There's a debate about who was the greater physicist: Feynman or Gell-Mann. Here's a sample:
i) Let's begin with the mystique of genius. Since atheists don't believe in God, genius is the next best thing to God. Human genius is about as close as atheism will ever get to godhood. There's a tendency, therefore, to treat a scientific genius or reputed genius (e.g. Hawking) as an oracle.
ii) In comparing Feynman and Gell-Mann, one question is the level of the comparison. Are we asking which one was the smarter physicist or the greater physicist?
I think some people find Feynman more intellectually impressive. Although Gell-Mann is brilliant, you can see the gears moving. HIs achievements are clearly the result of hard work.
By contrast, what comes hard for Gell-Mann seems to come easy for Feynman. With Feynman, it's more like intellectual play. Less effortful. Less methodical.
iii) Apropos (ii), Feynman seems to have a more versatile intelligence than Gell-Mann. Feynman comes across as a brilliant man who happened to be a physicist. That was his chosen field. But it's easy to imagine him excelling in many other fields hd he put his mind to it.
There are people who achieve great things by discovering the one thing they are great at. They'd be second-rate at anything else. They don't happen to be great at what they do. Rather, that's their niche. But Feynman had a more flexible intelligence. He's more like John von Neumann in that regard.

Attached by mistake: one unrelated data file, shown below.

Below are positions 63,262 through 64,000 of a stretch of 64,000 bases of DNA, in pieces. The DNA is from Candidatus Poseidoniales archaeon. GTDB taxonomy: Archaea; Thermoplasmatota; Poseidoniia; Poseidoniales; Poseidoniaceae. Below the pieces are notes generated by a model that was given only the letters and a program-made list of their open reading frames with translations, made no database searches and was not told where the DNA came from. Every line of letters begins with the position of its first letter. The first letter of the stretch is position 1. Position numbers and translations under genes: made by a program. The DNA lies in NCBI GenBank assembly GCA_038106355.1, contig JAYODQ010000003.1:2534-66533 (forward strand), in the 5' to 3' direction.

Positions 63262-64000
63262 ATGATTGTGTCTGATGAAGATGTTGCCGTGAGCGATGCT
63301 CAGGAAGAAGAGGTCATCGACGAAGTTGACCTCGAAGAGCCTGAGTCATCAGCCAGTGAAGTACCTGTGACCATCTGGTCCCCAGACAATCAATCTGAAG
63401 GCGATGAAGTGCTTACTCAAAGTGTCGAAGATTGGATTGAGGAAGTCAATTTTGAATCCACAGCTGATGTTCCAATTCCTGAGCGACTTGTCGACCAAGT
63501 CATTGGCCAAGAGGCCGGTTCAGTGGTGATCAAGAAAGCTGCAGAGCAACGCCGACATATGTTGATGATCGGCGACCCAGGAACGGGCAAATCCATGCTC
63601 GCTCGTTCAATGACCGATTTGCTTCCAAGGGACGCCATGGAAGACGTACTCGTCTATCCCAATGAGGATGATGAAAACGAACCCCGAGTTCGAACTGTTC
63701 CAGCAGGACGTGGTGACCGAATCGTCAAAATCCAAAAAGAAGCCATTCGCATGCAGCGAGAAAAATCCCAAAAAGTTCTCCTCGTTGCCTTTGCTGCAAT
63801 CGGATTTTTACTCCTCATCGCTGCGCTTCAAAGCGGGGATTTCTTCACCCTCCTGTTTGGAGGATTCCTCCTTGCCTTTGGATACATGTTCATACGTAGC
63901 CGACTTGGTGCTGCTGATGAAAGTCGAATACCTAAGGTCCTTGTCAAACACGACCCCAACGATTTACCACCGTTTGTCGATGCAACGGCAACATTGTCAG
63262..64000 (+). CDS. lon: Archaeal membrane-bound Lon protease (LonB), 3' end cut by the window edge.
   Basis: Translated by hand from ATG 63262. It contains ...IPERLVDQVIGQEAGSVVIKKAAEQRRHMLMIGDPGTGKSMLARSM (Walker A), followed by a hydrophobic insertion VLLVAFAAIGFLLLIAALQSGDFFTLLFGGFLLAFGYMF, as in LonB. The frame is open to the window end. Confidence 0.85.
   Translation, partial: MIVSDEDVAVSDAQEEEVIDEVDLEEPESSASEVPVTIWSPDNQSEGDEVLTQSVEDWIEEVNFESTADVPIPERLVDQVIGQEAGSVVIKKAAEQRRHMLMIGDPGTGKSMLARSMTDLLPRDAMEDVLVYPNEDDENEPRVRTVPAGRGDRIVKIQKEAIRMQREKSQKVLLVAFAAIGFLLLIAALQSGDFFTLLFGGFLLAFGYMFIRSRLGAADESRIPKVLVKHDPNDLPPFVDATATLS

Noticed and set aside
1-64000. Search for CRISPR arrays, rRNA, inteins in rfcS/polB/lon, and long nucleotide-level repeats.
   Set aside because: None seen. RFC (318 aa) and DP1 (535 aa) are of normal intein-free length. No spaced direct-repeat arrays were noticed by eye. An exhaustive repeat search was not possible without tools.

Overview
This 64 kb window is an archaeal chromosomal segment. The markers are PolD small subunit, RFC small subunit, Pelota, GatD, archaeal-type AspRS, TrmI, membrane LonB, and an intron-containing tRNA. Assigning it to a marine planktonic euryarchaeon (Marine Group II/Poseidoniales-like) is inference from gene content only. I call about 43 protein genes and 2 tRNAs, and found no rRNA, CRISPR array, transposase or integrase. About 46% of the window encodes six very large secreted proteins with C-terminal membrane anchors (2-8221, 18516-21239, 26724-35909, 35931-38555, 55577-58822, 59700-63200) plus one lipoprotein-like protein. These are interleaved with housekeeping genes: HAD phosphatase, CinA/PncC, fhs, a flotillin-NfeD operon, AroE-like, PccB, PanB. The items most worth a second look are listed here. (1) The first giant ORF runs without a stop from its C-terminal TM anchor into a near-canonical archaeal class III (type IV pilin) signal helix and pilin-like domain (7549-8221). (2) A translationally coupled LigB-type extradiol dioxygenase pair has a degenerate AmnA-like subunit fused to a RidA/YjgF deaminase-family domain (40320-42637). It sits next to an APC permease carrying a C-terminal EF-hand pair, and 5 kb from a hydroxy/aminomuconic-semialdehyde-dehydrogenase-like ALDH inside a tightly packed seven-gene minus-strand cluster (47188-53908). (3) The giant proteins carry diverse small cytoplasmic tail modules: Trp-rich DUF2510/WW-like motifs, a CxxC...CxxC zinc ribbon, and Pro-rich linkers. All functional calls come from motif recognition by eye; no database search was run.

iv) But there are tradeoffs. There's a piecemeal quality to his achievements. The parts are greater than the whole. He didn't have the kind of sweeping, penetrating insight that enabled him to produce a broad, deep, powerful theory like Relativity.
v) It may also be that he came on the scene a generation too late. Had had been born a generation earlier, he might have been one of the pioneers of quantum theory.
vi) Then there's Gell-Man. His achievements lie in the realm of particle physics. But that's hard to assess, because it's hard to say whether some of those theories represent a genuine insight into the inner workings of nature.
To a great extent, particle physicals deals with unobservables. Theoretical entities. Posits.
Now, these have some basis in reality. If we assume that events have causes, then even if the cause is undetectable, it's rational to infer an underlying cause from detectable effects.
The question, though, is how many layers down does it go. Beyond a certain depth, you can't say what is producing the upper layers.
For instance, when I was a young boy my mother used to buy L'eggs stockings. These came packaged in plastic eggshells.
I used to put marbles in the eggshells and roll them across the floor. I'd study the direction and wobble depending on how many marbles were inside, or the size of different marbles inside. The pattern would change according to the size or number of marbles inside.
It's like "hidden variables." You can't observe the marbles, but you can detect the marbles by how they affect the trajectory. That's not a hollow shell. There must be something inside that's producing that wobble or trajectory. And it would be possible to formlate a mathematical description of the motion.
But here's the catch: if physical reality is composed of marbles inside marbles inside marbles inside marbles, then there are too many possible constituents or possible combinations to infer the ultimate constituents or ultimate combination from what's observable or detectable. Are the "elementary particles" we think we can detect truly fundamental, or the result of something more elementary? Are these the building-blocks of reality, or are they composites of something even smaller? Is Gell-Man's Eightfold Way a genuine window into subatomic reality, or just an elegant classification scheme?